The Case for Heterosexuality
I’ve had a number of on-line debates on the issue of homosexuality. Mostly, these amount to unpacking the defenses of homosexuality and same-sex marriage, or just dealing with the ad hominem attacks against us “bigots” who are “obsessed” with this issue. However, I was recently challenged to make my own general argument against homosexuality, which I’d like to do now. I don’t presume that I will change any minds, especially given how personally invested some are in this issue in a way that transcends reason, but I’d at least like to demonstrate the reasonability of believing heterosexuality to be the norm and design for human beings.
The argument is pretty simple and straightforward, and almost so obvious it hardly needs to be spelled out. It’s why society has accepted it these long centuries, children intuitively understand it, and it takes a good dose of liberal reeducation to eclipse it. I believe it to be the foundational point of departure in the justification of homosexuality as a normal, moral, socially acceptable lifestyle.
Observe the healthy male and female bodies. Observe the intrinsic differences in the general form — size, proportions, musculature, etc. Observe the specific differences in the genitalia and reproductive organs. There are three important points that proceed from these observations.
First, physically speaking, there are two sexes. It is a binary thing. I know it has become fashionable to question this self-evident fact by appealing to psychological factors or congenital anomalies. However, one’s feelings about physical reality do not alter the truth of that reality, and what is normal is not defined by what is broken. It is simply data that nature has conspired to impart but two sexes to the human race.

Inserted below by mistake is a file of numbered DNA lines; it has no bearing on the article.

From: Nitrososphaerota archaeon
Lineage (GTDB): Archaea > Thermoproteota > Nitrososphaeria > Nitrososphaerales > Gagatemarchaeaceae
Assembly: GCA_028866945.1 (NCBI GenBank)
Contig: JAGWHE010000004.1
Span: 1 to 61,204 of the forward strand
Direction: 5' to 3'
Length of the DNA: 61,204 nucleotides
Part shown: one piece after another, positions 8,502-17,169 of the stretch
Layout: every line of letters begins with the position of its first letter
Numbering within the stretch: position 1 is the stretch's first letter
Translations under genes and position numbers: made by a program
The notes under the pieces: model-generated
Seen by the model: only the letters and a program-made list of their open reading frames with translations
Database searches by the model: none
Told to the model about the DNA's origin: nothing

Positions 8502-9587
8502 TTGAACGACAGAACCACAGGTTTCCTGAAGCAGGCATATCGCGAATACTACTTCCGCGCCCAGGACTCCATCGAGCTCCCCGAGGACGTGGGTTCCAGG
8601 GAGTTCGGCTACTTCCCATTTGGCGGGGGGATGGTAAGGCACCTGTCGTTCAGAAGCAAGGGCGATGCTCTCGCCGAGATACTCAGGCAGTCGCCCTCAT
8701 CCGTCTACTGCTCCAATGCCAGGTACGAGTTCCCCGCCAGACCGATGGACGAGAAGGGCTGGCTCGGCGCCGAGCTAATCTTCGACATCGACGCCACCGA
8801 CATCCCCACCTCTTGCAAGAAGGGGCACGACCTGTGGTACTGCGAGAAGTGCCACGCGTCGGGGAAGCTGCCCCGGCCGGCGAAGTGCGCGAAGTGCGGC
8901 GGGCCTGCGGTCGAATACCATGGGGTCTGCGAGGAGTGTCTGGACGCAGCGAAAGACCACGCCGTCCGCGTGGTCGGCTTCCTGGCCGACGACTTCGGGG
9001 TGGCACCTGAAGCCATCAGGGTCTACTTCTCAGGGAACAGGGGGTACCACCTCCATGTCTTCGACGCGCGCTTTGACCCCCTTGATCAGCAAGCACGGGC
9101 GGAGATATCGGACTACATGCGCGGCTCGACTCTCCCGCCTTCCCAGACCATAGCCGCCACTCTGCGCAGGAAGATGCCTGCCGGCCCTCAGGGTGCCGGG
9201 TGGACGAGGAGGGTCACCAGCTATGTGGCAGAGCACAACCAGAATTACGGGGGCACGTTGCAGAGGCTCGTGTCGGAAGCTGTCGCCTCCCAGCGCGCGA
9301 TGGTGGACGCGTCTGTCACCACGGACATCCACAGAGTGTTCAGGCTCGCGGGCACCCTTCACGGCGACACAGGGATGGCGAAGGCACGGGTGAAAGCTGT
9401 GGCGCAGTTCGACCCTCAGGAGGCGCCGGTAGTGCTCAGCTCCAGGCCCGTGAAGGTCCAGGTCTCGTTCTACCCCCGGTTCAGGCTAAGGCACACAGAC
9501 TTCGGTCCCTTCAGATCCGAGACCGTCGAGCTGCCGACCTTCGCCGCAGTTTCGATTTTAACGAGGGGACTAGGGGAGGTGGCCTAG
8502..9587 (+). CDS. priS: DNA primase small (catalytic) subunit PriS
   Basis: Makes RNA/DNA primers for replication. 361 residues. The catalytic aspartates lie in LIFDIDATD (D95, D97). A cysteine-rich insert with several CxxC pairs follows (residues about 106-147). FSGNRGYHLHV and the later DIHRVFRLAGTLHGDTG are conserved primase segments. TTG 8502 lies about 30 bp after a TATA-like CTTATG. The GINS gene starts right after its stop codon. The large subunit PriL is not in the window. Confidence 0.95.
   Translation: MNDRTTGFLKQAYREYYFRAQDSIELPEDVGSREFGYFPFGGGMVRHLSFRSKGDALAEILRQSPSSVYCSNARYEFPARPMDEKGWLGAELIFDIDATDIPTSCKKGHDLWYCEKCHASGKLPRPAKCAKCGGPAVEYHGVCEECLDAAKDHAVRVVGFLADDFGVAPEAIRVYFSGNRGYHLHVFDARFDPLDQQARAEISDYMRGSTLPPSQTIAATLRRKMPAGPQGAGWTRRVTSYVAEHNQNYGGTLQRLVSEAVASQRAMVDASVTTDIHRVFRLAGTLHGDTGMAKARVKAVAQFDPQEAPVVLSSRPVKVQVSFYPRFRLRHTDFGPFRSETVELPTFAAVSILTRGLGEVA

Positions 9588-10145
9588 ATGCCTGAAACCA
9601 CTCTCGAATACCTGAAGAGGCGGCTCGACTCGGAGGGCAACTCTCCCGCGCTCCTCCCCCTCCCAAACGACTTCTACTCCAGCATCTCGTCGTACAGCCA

Second, men and women are different. They are not interchangeable sexes. Two men, even on their best day, do not equal one woman. Each sex has distinct, functionally meaningful parts that can only be superficially counterfeited with medical intervention. Even so, the genetics remain and new reproductive capacity is not gained.
Third, these differences are complementary in nature. Men and women are custom designed for each other. Whatever other ad hoc and creative uses one may find for their sexual organs, their primary purposes involve the pairing of the two. Not only are the male/female genitalia uniquely suited to each other, but the union can produce the thing which insures the very existence of humanity: offspring. Even those who reject the opposite sex must avail themselves of them if they wish to have children of their own.
This complementarity and its necessity for reproduction are surely cues as to what nature expects for human relationships and the setting in which their offspring are to be raised. If reproduction and child-rearing cannot be considered key factors in defining conjugal and domestic praxis, then it’s not clear to what objective guide we should appeal.
Given all these things, it seem reasonable to affirm as normative that men and women should pair in complementary relationships. It also seems reasonable to find curious those who do not. Those who have not yet, cannot, or choose not to avail themselves of nature’s design are one thing, but those who entirely reject that design for another of their own making are on shaky ground in demanding the rest of society’s affirmation.
Taking the argument further depends largely upon one’s metaphysical presuppositions. Since there are a variety of perspectives on the nature of man, morality, and the origin of sexual design, one must ultimately argue these things on an individual basis. However, there are two major tracks to follow in this debate. One is theistic and the other atheistic.
Arguing further with the atheist